The Garden Patch: Identify the pest to learn how to control it

Well, we’ve talked about a lot of things during this year’s growing season but let’s talk more about pest management (no, I don’t mean the guy next door) and then we’ll be too smart for them for the remainder of this year and all of next gardening season! Here goes … integrated pest management.

Striped Cucumber Beetle, bane of cucurbits.

The Striped Cucumber Beetle, bane of cucurbits everywhere.

The most recent concepts of pest control emphasize integrating preventive management, alternative pest control measures and chemical controls to deal with a wide variety of pest concerns associated with vegetable growing. Chemicals are used only when considered necessary and in limited concentrations, reducing disruptions of ecological balances. Pest concerns often are specific to one type of vegetable or its relatives. It’s difficult to generalize about specific insect or disease concerns because each is distinctively different. Integrated pest management requires good knowledge of the pest including the following factors:

  • The pest’s life cycle and dynamics of growth.
  • Tolerance levels or how much damage can be tolerated.
  • Other symptoms that may result.
  • Other crops that may be damaged.
  • Climate influences on the pest and the control measures.

With knowledge of the pest, specific control measures can be determined. Chemical controls might be reserved for difficult-to-manage pests that can spread to other plants.

The following steps are suggested in applying the principles of integrated pest management for controlling insects and diseases:

Grow resistant varieties or choose disease-free or treated plants or seeds.

Inspect purchased plants carefully. Avoid diseased or injured plants. Many disease and insect symptoms can be present prior to setting the plants in the garden. Rely on reputable sources and AVOID highly discounted plants and seeds of poor quality.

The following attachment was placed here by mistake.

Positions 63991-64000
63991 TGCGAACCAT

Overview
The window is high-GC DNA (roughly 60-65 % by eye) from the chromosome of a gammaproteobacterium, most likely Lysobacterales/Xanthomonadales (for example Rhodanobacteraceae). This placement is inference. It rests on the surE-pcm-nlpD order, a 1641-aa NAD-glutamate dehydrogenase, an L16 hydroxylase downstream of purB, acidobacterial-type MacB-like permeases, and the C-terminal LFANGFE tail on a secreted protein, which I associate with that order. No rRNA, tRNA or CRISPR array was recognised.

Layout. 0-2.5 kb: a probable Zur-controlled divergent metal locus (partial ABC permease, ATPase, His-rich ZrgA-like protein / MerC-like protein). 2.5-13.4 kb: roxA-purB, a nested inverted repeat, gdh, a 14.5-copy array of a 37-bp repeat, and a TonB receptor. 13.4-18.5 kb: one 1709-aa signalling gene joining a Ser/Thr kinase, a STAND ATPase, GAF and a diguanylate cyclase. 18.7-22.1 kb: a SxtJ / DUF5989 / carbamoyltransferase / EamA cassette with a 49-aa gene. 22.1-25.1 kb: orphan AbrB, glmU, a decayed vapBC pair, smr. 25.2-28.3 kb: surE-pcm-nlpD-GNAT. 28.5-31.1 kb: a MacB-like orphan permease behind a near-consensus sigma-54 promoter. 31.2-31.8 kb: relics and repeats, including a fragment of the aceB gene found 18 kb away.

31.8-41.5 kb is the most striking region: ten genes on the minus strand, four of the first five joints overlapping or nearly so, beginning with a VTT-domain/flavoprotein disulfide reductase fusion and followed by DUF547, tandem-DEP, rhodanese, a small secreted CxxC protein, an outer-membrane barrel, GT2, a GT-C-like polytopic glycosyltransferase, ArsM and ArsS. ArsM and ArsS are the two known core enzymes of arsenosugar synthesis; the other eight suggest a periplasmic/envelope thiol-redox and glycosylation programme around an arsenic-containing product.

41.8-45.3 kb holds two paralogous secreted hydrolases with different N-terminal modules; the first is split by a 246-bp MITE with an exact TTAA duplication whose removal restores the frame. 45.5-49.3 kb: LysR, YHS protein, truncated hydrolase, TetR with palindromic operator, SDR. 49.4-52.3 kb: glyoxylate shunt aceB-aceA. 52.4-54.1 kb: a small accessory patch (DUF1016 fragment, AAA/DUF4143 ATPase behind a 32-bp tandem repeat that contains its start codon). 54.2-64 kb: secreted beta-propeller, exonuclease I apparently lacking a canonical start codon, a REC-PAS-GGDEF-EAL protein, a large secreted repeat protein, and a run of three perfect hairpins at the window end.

Fertilize and water properly. Some symptoms may be due to fertilizer excess or deficiencies.

Water in moderation. Excess watering in critical times may intensify insect or disease injuries.

Control weeds. Weeds can be hiding places for pests that may spread to other garden plants.

Mulch plants. Mulching improves root environments and evens out fluctuations in moisture supply, resulting in healthier plants. There may be a few instances where mulches provide hiding places for certain insects; however, the benefits of mulching certainly outweigh any concerns.

Remove and destroy infested plants to prevent the spread of disease and insects.

Rotate. Certain disease and insect concerns can be reduced by moving to a new area of the garden. As a rule of thumb, use a 3- to 4-year crop rotation. Don’t plant the same crop of crop relative in the same location for 3 to 4 consecutive years.

Be aware of situations you can tolerate versus those that require immediate attention.

At the first sign of a symptom, make sure you get it properly identified. Consult a garden professional at your local garden center or Extension office if you need more information.

Use pesticides as a last resort. Use specific pest control measures carefully and judiciously. Several general-use disease and insect control measures are available that provide effective control with little environmental disturbance. Do I need to say it? Yup, always read the label carefully and follow the directions for use.

Apply pesticides properly for effective control. Thorough coverage of the plant surface is usually required. The use of a fine spray mist directed to all plant surfaces usually is the most effective way to ensure proper pesticide action while using or wasting as little material as possible. Any material used in excess or that does not cover the plant may become an environmental contaminant.

OK! Short column this week, but a lot to remember, or cut me out and put me with your garden tools for next spring. Hang in there, keep gardening and may your vegetable bins overflow! Till next time!


stevehallerSteve Haller, of Osage City, a K-State Research and Extension Master Gardener, writes The Garden Patch featuring gardening ideas and tips for gardeners in northeast Kansas. In his words: “I am not a horticulturist. By education I am an economist. By experience, I am a marketing guru from a local to an international scale. Gardening was taught to me by my grandfather and my Mom, and I’ve been doing it since World War II was going on.”

Steve can be contacted at [email protected], or leave questions or comments below.

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